The Everyman team supplied a selection of first lines and quotes from famous Everyman productions. The text provided a counterpoint over the existing duotone photographs. The writing style and approach was inspired by the script based loops and flourishes of the tags (The repeated use of a symbol or image to mark at territory) found in some streets and alleyways within a quarter mile radius of the site. This style of tagging divides opinion. Sometimes it’s clumsy and regarded as vandalism. It’s often driven by getting your name seen. The repeated multiple name tags. A repeated mantra. In New York in the late 1970’s having your images on a train which ran across Manhattan and the Boroughs was often an indicator of an artists profile. The quality varies, some of these signatures have a sophisticated and confident mannerism, they have a real confident that comes with years of practice. Ask most grafitti writers in the city about why they tag wall. The responses are based around ‘ getting your work out there’. I’ll expand on that idea, later in the text. It’s definitely a form of exhibitionism. But one that appreciates and acknowledges skill and technique. There are parallels between the behaviour of these groups and skateboarders. Both don’t like to recognise rules. Both groups adapt their behaviour to the Architecture of the city. The degree of skill executed in some of these marks is redolent of some of the very best drawing. One of my main inspirations was Rembrandt’s A Young Woman Sleeping. A small brush study of Hendrickje Stoffels painted in 1654. This painting is assured and exact. A moment in time. These recent works are made very quickly but like a skilled drawing, they are practised and repeated over and over again. It’s the repetition and practice which gives the grafiiti exponents, their expertise.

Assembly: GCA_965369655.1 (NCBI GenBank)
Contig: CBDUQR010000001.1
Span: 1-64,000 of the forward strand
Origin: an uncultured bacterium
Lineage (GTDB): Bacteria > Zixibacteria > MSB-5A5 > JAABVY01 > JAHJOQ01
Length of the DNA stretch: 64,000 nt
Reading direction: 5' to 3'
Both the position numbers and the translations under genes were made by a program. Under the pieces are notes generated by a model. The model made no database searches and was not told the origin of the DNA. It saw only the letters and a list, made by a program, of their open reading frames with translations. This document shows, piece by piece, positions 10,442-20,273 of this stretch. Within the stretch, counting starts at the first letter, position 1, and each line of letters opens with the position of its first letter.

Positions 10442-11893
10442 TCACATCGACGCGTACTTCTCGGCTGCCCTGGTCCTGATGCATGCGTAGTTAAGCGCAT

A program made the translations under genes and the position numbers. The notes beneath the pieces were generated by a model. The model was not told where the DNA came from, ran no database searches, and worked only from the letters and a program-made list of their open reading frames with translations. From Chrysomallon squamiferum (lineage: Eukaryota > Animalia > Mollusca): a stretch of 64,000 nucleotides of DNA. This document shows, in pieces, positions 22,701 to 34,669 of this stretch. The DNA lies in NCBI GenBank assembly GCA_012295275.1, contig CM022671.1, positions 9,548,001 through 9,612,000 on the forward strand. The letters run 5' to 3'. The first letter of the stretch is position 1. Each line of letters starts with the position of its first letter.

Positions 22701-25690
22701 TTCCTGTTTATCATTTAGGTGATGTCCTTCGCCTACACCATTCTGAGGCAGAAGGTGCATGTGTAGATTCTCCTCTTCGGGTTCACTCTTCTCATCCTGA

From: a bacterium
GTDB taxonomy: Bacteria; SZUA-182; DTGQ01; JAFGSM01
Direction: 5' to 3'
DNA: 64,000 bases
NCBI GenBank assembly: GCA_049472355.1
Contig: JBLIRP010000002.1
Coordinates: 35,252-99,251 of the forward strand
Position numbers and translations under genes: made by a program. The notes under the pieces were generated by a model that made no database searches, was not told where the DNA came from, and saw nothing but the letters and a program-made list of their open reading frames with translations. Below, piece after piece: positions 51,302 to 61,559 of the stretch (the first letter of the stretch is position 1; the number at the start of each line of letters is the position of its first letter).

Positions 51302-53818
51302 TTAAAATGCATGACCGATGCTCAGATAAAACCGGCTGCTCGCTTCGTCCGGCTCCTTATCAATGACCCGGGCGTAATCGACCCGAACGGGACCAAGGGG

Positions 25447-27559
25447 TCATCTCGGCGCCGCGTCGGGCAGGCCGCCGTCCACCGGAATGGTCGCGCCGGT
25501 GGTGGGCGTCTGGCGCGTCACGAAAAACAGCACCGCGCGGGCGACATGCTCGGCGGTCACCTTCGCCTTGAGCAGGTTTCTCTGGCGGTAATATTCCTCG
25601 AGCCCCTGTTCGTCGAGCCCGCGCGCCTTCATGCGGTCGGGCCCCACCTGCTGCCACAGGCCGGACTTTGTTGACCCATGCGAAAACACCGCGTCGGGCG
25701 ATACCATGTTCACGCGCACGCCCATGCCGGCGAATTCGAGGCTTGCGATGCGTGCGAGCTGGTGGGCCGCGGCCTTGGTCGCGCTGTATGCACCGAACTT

One of the ideas was to adopt a certain type of stylistic language, found the Liverpool street grafitti, to prevent the billboards becoming tagged and vandalized. I believed that if the visual language acknowledged some of the ‘found’ calligraphic styles this would also create a sense of ownership, and as the Everyman project demonstrated, it would be less likely to be defaced. The boards were in place for more than 18 months; the artwork was left untagged.
A similar hoarding at the redevelopment site of the Philharmonic Hall was tagged with one week of the site going up. Both buildings are located on the same street. Within Art and Design Practice there is a resurgence in traditional calligraphy. There is also huge interest in Sign Writing and The Better Letters Organisation is at the vanguard of this. I attended a class by the legendary American Sign Writer Mike Meyers in Nottingham. For the students It’s about getting the balance right, getting the students not to be intimidated by the so called formal qualities of calligraphy. That at least was a start.